The Southern US is known for a lot of things for sure, but if you’re looking for weird things to do in the South, this post is for you!
Ask ten different people what states “The South” consists of and you’re liable to get ten different answers. Growing up in the South, and the Deep South to be more specific, I feel like I have some authority to answer this question. The red states below are considered the “Deep South,” but I would argue the orange is more correctly considered the Deep South and most of the yellow part of “The South.” However, I’ve never really seen Oklahoma considered part of this – I’d considered it the Midwest, but whatever. We may not have UFO sightings like the Southwest or Bigfoot sightings like the Northwest, but we have our own weird things in the South. This is in no way an exhaustive list of all the weird things to do in the South. Not even close. But, it will give you a teaser into why the South is worth a visit if you’re into the weird and unusual things of life.
Weird Things to Do in the South
The World’s 10th Largest Pyramid – Memphis, Tennessee
On the banks of the Mississippi River in downtown Memphis, Tennessee stands a 322-foot-tall steel pyramid. Unlike the ancient ones in Egypt, this one—the world’s 10th largest pyramid—dates back to just 1991 AD when it was built as a sports and entertainment arena affectionately known as the Tomb of Doom.
The Pyramid (as it’s most commonly known) served as the home of the University of Memphis men’s basketball team and the NBA’s Memphis Grizzlies until 2004. By then, a newer, less shiny arena had been built a few minutes away on Beale Street.
The building languished in purgatory until it reopened in 2015 as what is now the world’s largest Bass Pro Shop. Flannel and duck decoys aside, the Pyramid has redeemed itself as a great attraction for the city of Memphis.
Inside, you can take the country’s tallest free-standing elevator straight to the top. Once up there, you can step out onto one of the glass-bottomed observation decks for unparalleled views of Memphis and the Mississippi River, enjoy some amazing dinner at the Lookout (the Pyramid’s rooftop restaurant), or simply have drinks at the enormous bar with some amazing sunset views.
So why a pyramid? The city of Memphis, Tennessee was named by its founders after the ancient Egyptian capital on the Nile River—Memphis, a city famous for its pyramids. All over Memphis, Tennessee, you can find homages to our namesake. This just so happens to be the biggest.
Contributed by Ashley of My Wanderlusty Life
Men’s Restroom at the Hermitage Hotel in Nashville, Tennessee
Nashville’s historic Hermitage Hotel was built in 1910, named after President Andrew Jackson’s estate, The Hermitage. It’s the only remaining Beaux-arts style commercial building in Tennessee and the only AAA Five-Diamond hotel in the state as well.
But, what makes it weird? It’s not unusual to see women going into the men’s restroom, which is located downstairs at the Hermitage Hotel. This restroom features a truly spectacular and memorable design, with lime green and black glass tiles, lime green fixtures, and a shoeshine station right in the middle of the room. The men’s room has been the setting of many business deals in the past as well as movies and music videos in current times.
Usually, it’s fine for women to walk in and have a look, but it’s best if someone checks to see if it’s empty before barging in.
The Vollis Simpson Whirlgig Park – Wilson, North Carolina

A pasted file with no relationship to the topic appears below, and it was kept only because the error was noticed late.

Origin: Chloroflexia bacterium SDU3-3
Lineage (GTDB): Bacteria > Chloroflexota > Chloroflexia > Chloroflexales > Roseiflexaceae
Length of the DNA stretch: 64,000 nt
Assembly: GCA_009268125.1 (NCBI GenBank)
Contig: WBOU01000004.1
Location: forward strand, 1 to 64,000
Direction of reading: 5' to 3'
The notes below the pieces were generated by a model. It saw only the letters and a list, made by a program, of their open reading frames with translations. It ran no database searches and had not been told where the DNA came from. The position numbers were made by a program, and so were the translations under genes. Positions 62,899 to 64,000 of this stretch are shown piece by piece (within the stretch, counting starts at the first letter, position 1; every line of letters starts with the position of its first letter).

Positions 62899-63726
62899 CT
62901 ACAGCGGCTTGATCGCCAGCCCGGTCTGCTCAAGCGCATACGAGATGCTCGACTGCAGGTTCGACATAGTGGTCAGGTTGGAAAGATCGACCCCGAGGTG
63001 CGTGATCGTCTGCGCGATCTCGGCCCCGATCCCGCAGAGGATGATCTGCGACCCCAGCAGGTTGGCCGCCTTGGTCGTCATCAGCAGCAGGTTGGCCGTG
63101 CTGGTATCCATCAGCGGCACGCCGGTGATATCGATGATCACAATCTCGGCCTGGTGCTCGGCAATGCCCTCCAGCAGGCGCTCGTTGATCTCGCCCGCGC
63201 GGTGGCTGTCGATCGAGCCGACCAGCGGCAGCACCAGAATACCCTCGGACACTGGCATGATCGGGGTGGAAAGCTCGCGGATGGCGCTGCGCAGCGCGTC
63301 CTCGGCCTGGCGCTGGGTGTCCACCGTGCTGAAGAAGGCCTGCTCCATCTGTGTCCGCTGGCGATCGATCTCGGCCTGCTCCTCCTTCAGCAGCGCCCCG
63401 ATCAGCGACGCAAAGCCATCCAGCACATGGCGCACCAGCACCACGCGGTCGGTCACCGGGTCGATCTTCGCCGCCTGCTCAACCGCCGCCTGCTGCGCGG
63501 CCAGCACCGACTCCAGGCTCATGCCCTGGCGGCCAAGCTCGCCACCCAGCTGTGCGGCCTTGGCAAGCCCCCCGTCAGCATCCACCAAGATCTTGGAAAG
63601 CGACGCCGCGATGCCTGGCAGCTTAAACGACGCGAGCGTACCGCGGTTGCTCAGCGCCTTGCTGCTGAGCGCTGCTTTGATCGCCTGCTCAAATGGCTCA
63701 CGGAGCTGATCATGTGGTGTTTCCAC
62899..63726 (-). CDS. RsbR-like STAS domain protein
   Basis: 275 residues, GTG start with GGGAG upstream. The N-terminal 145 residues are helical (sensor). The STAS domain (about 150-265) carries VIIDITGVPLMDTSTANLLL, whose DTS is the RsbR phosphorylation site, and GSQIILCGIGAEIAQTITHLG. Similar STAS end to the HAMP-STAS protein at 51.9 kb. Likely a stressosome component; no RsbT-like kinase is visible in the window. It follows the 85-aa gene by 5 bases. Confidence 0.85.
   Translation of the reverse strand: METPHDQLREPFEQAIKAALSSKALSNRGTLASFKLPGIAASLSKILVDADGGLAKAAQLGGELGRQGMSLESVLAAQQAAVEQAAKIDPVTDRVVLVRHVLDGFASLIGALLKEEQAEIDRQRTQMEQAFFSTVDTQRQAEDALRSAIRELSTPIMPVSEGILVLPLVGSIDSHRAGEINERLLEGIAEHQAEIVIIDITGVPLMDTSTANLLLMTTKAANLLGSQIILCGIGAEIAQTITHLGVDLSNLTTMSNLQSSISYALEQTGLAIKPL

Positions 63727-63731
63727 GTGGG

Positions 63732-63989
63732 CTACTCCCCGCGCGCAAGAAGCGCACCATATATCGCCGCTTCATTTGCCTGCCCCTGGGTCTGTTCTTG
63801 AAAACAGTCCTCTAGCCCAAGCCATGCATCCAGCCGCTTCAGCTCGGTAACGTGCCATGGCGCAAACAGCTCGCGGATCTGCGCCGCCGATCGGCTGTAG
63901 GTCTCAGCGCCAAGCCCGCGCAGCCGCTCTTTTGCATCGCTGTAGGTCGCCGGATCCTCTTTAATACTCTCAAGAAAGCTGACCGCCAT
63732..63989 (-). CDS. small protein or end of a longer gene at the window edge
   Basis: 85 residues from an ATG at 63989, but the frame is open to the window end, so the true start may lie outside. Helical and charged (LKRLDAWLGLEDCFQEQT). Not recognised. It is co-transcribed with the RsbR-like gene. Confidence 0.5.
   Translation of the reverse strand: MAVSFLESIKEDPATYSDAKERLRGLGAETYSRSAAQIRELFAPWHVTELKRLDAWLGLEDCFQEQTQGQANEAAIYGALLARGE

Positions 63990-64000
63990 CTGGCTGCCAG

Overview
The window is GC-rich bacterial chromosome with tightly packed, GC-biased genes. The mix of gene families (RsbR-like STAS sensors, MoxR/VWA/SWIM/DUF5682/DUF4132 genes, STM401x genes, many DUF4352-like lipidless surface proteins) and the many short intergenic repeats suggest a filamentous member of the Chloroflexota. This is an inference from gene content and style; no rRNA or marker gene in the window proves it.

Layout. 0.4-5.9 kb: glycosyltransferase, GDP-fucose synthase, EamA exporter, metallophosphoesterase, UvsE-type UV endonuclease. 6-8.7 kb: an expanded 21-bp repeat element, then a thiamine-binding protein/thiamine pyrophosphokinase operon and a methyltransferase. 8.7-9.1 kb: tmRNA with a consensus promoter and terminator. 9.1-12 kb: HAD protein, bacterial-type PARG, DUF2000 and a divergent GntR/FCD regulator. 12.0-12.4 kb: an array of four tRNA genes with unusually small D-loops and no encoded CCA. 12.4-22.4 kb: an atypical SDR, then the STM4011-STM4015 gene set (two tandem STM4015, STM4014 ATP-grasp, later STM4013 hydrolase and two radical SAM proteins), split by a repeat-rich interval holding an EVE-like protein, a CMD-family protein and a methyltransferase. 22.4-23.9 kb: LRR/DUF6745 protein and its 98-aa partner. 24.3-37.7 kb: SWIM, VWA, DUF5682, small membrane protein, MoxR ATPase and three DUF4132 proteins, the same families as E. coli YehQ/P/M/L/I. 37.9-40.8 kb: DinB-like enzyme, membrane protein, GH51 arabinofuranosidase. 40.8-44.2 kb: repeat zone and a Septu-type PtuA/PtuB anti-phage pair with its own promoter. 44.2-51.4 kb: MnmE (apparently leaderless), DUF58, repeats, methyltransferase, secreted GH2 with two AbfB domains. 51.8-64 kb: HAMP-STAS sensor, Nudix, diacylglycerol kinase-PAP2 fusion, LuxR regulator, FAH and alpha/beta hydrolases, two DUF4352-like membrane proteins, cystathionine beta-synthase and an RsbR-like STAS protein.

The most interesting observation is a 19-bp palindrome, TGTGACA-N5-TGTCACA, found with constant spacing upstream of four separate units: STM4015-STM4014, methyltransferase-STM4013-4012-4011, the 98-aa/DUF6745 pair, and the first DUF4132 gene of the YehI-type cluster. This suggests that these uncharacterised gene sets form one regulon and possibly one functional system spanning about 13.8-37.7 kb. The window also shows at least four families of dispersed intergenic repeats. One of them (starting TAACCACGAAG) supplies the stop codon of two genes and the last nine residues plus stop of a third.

Wilson, North Carolina is a small town known for its cotton and tobacco history. With the downturn of tobacco, Wilson was hit hard but has been working to revive the community through barbecue and tourism. One of those tourism spots is the Vollis Simpson Whirligig Park and it is most certainly one of the best things to do in Wilson, NC.
The public art park isn’t just one of spectacle but instead has a heartwarming and inspiring story. Vollis Simpson was a farm machine repairman who started tinkering with leftover parts close to his retirement. Building kinetic sculptures out of road signs, HVAC fans, bicycles, mirrors, and milkshake mixers, these “whirligigs” started to resemble parts and stories of his life.
Originally placed on his farm 11 miles outside of the City of Wilson, the threat of natural disasters in North Carolina put the artwork in jeopardy. So through a grassroots movement from the community, 30 of the sculptures were moved to a park in the center of downtown Wilson. Simpson has been called a “visionary artist of the junkyard” by the New York Times and his work can be found at the American Visionary Art Museum in Baltimore.
The Vollis Simpson Whirligig Park is open to the public every day and at all hours. Because of Simpson’s use of reflective materials, the light display on the Whirligigs is quite impressive! We recommend grabbing a beer at 217 BrewWorks after checking out these unique North Carolina sculptures!
Contributed by Christina of NC Tripping
Ripley’s Believe It or Not Odditorium – Williamsburg, Virginia
Ripley’s Believe It or Not Odditorium and 4D Theater in Williamsburg Virginia is definitely an unusual place to visit. With 9,000 square feet of space and over 350 exhibits, there is something to see and experience for everyone. This is not your typical museum, yet you will still learn plenty of new things during your time in the Odditorium. Here you will find shrunken heads, a 12ft tall robot sculpture made of scrap car parts, a wax replica of the tallest man, an authentic vampire killing kit, one-of-a-kind artwork, mind-boggling visual illusions, tons of hands-on interactive areas, a laser race, and a spinning vortex tunnel. This is not the only Ripley’s Believe It or Not Museum; the first one was in St. Augustine, Florida. Robert Ripley originally wrote for a newspaper in which he had a Believe It or Not feature in which he would share bizarre events and items so strange and unusual that readers would question the claims. The feature was then adapted into a variety of formats, including radio, television, books, and a chain of museums. Ripley’s Believe It or Not is a fantastic place to visit if you are traveling to Williamsburg with kids or anyone who enjoys something a little different.